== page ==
Exhibits include livestock, small animals and crafts - and the kids learn a lot
REDMOND, Ore. (KTVZ) -- The Deschutes County Fair and Rodeo is welcoming back many guests in person, including students who take part in the Deschutes County 4-H program.
The county’s 4-H program is offered through Oregon State University’s Extension Service, and it includes members between the ages of 9 and 18.
Holly Silvey, an intern with Deschutes County 4-H, said 4-H members work to develop six pillars of character: trustworthiness, respect, responsibility, fairness, caring and citizenship.
“It ranges all the way from raising livestock animals, like swine, beef, goats, rabbits, and all the way to textiles,” Silvey said. “So, sewing, leathercraft, art, educational displays and public speaking.”
The 4-H members choose a project or animal to showcase at the Deschutes County Fair each year.
The county fair was canceled last year due to the COVID-19 pandemic, but Silvey said 4-H activities continued, with some changes.
“There were some capacity limits where members and clubs couldn’t meet,” she said. “We tried to do everything online, so lots of Zoom meetings and online competitions."
Silvey said it’s good to be back and see everyone in person. She said she enjoys seeing the students’ personal development.
“They’re really shy or scared of people, don’t like confrontation, or even getting on a big scary horse,” she said. “All of a sudden, they’re a senior in high school and they have these skills they would’ve never had.”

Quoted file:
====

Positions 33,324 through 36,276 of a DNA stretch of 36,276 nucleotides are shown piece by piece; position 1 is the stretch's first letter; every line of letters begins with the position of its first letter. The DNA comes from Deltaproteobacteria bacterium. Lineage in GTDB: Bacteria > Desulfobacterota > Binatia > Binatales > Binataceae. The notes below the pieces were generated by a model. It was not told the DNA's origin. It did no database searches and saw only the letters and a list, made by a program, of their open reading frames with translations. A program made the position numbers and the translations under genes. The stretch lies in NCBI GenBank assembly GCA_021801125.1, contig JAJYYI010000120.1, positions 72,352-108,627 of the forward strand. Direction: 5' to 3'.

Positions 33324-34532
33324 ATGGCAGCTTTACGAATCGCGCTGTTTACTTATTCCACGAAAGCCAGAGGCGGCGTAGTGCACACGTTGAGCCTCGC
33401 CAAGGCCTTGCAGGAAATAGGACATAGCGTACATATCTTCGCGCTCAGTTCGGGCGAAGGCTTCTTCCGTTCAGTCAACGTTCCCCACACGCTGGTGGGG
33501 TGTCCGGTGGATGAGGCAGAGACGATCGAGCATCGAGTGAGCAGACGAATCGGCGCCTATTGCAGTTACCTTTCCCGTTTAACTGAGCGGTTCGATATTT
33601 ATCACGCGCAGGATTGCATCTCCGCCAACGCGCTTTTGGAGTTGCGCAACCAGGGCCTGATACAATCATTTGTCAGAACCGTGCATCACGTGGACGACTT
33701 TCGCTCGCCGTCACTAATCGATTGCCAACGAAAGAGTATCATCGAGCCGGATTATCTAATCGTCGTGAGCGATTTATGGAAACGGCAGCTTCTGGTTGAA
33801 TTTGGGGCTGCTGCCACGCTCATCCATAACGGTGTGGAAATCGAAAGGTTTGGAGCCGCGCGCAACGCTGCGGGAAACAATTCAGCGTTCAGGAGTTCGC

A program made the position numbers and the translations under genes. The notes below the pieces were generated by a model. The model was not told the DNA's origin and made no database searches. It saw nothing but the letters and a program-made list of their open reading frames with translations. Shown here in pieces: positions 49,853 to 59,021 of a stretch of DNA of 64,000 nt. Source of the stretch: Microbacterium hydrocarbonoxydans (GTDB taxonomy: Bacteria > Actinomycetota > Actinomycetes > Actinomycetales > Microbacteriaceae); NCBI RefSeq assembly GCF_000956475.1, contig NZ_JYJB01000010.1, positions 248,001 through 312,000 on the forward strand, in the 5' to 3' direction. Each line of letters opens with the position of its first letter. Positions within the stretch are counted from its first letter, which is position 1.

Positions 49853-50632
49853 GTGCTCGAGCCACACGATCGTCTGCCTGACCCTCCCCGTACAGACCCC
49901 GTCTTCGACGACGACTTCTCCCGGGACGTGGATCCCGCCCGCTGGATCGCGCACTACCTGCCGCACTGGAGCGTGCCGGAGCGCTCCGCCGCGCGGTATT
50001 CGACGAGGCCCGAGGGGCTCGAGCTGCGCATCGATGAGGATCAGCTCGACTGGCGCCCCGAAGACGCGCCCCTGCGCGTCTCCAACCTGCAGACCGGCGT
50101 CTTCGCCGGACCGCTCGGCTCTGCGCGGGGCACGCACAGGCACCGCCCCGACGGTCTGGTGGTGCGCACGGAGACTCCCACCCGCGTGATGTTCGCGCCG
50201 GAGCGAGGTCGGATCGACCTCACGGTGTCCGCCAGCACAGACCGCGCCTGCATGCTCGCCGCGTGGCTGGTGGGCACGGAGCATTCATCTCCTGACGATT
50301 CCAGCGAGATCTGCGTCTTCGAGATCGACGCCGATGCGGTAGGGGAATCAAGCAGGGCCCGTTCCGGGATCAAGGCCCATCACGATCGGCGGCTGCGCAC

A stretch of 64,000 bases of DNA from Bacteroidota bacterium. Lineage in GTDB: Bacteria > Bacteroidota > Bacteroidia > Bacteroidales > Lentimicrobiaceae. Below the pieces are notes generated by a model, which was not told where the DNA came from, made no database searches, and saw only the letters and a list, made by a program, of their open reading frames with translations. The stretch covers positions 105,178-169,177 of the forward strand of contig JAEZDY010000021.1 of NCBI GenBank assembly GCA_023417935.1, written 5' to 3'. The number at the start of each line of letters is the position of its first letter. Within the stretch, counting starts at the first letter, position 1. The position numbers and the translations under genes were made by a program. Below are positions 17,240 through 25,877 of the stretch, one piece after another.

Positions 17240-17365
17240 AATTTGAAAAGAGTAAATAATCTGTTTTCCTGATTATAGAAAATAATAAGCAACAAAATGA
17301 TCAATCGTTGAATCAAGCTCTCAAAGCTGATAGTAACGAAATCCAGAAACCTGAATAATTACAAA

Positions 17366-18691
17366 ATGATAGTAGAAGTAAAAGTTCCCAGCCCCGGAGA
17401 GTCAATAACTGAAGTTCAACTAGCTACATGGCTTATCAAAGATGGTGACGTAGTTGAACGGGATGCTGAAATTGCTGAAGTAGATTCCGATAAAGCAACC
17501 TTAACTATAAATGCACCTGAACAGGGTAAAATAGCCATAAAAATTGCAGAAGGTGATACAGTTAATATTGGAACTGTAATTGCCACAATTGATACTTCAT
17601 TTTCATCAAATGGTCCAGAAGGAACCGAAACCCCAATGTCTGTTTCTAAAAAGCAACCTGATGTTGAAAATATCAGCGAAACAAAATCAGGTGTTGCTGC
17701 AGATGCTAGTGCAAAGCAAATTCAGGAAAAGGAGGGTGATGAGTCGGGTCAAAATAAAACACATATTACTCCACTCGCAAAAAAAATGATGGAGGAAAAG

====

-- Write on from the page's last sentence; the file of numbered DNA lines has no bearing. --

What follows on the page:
Desi Hanson is an incoming high school senior who was also named the La Pine Rodeo Association’s Rodeo Queen for the 2020-2021 year.
She has been a member of 4-H since she was in the fourth grade.
“It definitely helps with public speaking,” Hanson said. “I’m naturally a very shy person.”
Josie Olsen, who’s in her sixth year of the program, agreed communication is one of the most valuable skills she has learned during her time in 4-H.
“I’ve got to learn how to communicate with people, so I know where to go, when to get there and how to do it,” she said. “Because I definitely don’t know everything.”
Desi and Josie participated in the 4-H horse exhibition on July 16, where they showcased how well they trained their horses in an event called dressage.
“You just have to have cadence and make it look as easy as possible,” Desi said. “That’s what dressage is all about.”
“We’re looking for movement of the horse, and how they can move and go into frame,” Josie added. “And how to collect underneath themselves and move in the most beautiful way possible.”
Scout Bale, a high school senior in her last year of the 4-H program, said in addition to riding horses, she also works with livestock and production animals.
“I really love spending time with the animals, learning about them and their individual personalities, and eventually showing them and hopefully doing well,” Scout said.
To learn more about Deschutes County’s 4-H program, visit the OSU Extension Service’s website.